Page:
Join us at Porter Square Books in Cambridge, as NER celebrates forty years in print with readings by four recent contributors: Steve Almond, Mary Clark, Oliver de la Paz, and Kim McLarin. We look forward to browsing the stacks in this lively neighborhood bookstore, having some ginger lemonade at Cafe Zing, and meeting our authors and readers from the Boston-Cambridge area. We hope to see you there!
Steve Almond is the author of nine books of fiction and nonfiction, including the New York Times bestsellers Against Football and Candyfreak. His short stories have appeared in Best American Short Stories, Best American Mysteries, and the Pushcart Prize anthologies. His most recent book is Bad Stories: What the Hell Just Happened to Our Country. His stories have appeared in NER many times since 2001, most recently with “The Course of True Love” (NER 38.2, 2017).
Mary Clark has an MFA in poetry from the University of Iowa, and has published poems and stories in Ploughshares, Iowa Review, Fiction, and, of course, New England Review. New England Review was the last magazine to publish her poetry and fiction before her 20-year hiatus in sending out work, and was the first magazine to pick her up when she returned. Her story “Many of the Men” appears in NER 38.1 (2017). This summer, she sold her house in Somerville and quit her job in cloud computing and data integration to write novels full-time.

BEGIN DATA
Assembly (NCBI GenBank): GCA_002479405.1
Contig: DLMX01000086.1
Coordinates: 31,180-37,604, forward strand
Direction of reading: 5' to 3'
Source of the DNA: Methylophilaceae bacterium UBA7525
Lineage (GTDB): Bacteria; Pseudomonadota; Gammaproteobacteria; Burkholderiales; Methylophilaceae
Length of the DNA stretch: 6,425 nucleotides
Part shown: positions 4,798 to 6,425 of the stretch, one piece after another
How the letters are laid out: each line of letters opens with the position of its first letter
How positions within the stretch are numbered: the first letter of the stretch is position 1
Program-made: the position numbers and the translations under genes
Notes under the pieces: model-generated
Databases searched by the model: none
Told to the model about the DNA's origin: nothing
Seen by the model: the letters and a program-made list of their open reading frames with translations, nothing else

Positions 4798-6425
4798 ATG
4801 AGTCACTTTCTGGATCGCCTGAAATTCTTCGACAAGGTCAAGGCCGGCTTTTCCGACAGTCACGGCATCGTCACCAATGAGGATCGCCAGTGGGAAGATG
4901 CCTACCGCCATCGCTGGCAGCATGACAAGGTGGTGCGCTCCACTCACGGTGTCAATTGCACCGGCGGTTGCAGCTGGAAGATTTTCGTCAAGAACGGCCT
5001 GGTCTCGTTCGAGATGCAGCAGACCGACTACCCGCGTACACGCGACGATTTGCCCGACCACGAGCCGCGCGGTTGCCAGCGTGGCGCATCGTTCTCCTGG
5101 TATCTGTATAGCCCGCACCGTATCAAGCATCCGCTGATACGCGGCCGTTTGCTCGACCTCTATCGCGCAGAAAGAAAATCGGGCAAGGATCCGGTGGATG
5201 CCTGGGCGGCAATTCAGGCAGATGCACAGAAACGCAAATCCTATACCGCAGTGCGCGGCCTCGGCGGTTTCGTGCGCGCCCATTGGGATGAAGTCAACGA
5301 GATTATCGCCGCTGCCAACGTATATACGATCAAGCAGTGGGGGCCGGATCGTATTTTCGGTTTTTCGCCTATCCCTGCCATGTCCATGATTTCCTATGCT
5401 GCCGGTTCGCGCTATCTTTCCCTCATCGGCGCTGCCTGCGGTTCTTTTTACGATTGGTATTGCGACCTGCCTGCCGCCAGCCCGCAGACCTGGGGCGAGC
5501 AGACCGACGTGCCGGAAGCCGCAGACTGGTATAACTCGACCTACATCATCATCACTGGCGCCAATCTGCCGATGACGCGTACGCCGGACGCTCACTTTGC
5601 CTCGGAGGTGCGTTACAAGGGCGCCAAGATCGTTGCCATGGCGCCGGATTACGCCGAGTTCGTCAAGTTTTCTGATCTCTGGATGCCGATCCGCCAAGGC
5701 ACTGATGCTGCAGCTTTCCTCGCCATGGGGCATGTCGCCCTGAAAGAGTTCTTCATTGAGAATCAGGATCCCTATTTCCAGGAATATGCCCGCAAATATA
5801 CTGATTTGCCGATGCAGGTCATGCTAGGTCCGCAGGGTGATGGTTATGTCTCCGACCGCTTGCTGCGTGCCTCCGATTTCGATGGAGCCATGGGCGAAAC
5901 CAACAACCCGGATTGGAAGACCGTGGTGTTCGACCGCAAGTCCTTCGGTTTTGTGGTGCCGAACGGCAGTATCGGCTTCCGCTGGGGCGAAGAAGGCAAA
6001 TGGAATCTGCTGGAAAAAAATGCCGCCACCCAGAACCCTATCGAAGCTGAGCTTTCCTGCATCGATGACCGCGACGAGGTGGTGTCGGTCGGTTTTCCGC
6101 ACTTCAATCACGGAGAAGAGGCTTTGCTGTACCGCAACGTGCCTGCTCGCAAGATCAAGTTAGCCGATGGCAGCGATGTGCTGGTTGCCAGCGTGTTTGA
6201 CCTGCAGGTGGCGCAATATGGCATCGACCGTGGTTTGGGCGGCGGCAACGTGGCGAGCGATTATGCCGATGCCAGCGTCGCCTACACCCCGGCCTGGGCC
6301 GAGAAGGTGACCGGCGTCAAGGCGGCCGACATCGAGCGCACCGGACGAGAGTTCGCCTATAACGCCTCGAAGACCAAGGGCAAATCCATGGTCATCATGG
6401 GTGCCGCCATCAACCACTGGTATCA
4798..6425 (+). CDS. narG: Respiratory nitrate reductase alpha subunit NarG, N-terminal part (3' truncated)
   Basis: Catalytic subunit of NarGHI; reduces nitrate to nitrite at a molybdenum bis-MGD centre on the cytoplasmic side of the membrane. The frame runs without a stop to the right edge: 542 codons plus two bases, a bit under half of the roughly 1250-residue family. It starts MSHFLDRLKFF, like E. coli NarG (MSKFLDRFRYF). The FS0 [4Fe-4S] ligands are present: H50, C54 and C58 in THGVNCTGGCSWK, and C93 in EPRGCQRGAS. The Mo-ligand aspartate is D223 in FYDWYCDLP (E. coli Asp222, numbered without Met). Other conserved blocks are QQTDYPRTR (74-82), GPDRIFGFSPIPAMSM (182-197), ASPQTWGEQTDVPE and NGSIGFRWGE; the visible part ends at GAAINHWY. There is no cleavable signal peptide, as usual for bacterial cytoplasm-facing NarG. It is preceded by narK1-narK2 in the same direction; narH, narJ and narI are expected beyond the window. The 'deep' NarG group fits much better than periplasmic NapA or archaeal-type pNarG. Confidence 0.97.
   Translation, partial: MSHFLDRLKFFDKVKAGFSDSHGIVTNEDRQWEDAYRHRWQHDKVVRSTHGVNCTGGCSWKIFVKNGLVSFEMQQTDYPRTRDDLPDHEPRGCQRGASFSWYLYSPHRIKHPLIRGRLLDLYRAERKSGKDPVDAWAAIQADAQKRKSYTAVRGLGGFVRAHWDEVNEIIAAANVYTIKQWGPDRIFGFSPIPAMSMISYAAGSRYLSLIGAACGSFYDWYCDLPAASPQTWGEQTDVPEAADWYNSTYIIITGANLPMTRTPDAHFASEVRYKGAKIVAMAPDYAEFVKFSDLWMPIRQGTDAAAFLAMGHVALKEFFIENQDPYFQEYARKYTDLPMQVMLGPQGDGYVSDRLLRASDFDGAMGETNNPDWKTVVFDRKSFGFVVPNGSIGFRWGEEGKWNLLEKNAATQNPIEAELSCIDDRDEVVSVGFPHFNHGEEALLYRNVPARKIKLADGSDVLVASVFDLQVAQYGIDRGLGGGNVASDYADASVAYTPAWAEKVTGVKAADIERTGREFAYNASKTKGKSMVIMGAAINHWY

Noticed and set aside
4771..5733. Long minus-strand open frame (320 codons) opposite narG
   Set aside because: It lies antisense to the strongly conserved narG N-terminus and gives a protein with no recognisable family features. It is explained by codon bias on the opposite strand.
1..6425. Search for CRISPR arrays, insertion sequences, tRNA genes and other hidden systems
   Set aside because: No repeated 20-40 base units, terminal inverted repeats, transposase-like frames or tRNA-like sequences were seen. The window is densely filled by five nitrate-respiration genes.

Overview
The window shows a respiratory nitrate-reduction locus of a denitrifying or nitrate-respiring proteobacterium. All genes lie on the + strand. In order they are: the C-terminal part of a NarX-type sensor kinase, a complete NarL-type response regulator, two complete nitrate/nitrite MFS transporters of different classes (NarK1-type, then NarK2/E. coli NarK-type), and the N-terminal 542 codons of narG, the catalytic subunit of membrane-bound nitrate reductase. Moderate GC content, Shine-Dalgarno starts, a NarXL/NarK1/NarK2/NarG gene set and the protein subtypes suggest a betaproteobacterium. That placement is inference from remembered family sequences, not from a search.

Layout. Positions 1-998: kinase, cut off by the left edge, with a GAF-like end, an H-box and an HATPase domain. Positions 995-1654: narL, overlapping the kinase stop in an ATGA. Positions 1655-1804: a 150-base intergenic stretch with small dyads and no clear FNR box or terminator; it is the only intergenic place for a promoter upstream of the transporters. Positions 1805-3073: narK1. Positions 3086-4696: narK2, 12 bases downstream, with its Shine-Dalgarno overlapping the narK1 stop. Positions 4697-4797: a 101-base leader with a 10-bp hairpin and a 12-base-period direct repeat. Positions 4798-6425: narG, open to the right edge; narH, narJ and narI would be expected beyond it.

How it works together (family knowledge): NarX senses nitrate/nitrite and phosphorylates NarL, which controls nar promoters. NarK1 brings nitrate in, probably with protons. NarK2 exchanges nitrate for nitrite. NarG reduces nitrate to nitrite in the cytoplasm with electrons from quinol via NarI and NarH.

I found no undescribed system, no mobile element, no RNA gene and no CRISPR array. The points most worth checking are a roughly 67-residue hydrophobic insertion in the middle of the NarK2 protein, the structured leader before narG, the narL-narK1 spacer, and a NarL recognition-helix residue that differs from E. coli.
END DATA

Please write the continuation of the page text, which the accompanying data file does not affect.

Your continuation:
Oliver de la Paz is the author of four collections of poetry: Names Above Houses (2001), Furious Lullaby (2007), Requiem for the Orchard (2010), and Post Subject: A Fable (2014). He is a co-editor of A Face to Meet the Faces: An Anthology of Contemporary Persona Poetry and a founding member and co-chair of the Kundiman advisory board. He teaches at the College of the Holy Cross and in the low residency MFA Program at Pacific Lutheran University. His poetry has appeared most recently in NER 39.1 (2018), with “Autism Screening Questionnaire.”
Kim McLarin is author of three novels and the memoir Divorce Dog: Men, Motherhood and Midlife. Her essay collection, Womanish: A Grown Black Woman Speaks on Life and Love, will be published in January 2019. Her essays and journalism have appeared in many periodicals, including her recent essay “Eshu Finds Work” in NER 38.1 (2017). Her work has been honored by the Massachusetts Center for the Book, the Barnes & Noble Discover Program, the Hurston/Wright Foundation, and the Black Caucus of the American Library Association. She is an associate professor at Emerson College and graduate program director of the MFA in Popular Fiction.
Porter Square Books in located in the Porter Square shopping center at 45 White Street in Cambridge. Visit the Porter Square Books website for details about directions, hours, events, and dozens of special programs that they run throughout the year.